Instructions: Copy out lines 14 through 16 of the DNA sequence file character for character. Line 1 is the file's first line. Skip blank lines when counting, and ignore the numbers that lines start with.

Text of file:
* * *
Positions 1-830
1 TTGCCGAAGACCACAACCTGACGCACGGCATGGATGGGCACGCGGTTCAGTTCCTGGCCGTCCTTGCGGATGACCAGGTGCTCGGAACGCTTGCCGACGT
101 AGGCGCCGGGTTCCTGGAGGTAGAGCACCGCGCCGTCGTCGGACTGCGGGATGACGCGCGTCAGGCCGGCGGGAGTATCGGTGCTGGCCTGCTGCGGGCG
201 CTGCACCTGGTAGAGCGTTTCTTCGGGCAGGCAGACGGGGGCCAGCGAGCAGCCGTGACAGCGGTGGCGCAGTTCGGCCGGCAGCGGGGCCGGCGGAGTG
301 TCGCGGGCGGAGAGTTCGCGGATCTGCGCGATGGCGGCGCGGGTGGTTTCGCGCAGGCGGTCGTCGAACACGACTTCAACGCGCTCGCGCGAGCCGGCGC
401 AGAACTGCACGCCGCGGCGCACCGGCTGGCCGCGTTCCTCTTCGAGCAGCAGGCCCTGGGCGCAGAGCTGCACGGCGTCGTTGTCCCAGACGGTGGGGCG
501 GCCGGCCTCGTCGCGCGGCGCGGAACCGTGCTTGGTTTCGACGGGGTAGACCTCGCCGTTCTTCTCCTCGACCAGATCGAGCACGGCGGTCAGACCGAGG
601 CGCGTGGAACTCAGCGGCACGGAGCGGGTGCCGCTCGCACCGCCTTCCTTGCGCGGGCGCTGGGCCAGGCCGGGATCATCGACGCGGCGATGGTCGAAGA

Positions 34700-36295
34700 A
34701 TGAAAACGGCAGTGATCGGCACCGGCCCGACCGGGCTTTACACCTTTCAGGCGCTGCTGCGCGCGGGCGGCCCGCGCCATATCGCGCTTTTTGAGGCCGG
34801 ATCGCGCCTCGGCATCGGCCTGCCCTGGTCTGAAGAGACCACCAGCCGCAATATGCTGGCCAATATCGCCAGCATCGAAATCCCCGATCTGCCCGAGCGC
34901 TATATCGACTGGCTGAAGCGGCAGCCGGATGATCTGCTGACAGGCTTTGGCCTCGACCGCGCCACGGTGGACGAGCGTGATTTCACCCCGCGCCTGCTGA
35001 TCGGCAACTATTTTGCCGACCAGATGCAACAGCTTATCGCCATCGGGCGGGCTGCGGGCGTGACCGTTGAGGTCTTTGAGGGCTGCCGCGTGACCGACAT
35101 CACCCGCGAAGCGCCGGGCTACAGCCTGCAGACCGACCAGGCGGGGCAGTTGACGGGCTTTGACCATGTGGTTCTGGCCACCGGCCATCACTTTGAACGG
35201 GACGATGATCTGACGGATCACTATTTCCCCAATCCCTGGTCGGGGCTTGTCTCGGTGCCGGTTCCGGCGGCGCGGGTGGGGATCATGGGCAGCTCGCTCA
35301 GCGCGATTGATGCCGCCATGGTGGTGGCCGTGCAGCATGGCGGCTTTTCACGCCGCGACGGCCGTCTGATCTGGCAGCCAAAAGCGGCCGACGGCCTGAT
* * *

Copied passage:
35001 TCGGCAACTATTTTGCCGACCAGATGCAACAGCTTATCGCCATCGGGCGGGCTGCGGGCGTGACCGTTGAGGTCTTTGAGGGCTGCCGCGTGACCGACAT
35101 CACCCGCGAAGCGCCGGGCTACAGCCTGCAGACCGACCAGGCGGGGCAGTTGACGGGCTTTGACCATGTGGTTCTGGCCACCGGCCATCACTTTGAACGG
35201 GACGATGATCTGACGGATCACTATTTCCCCAATCCCTGGTCGGGGCTTGTCTCGGTGCCGGTTCCGGCGGCGCGGGTGGGGATCATGGGCAGCTCGCTCA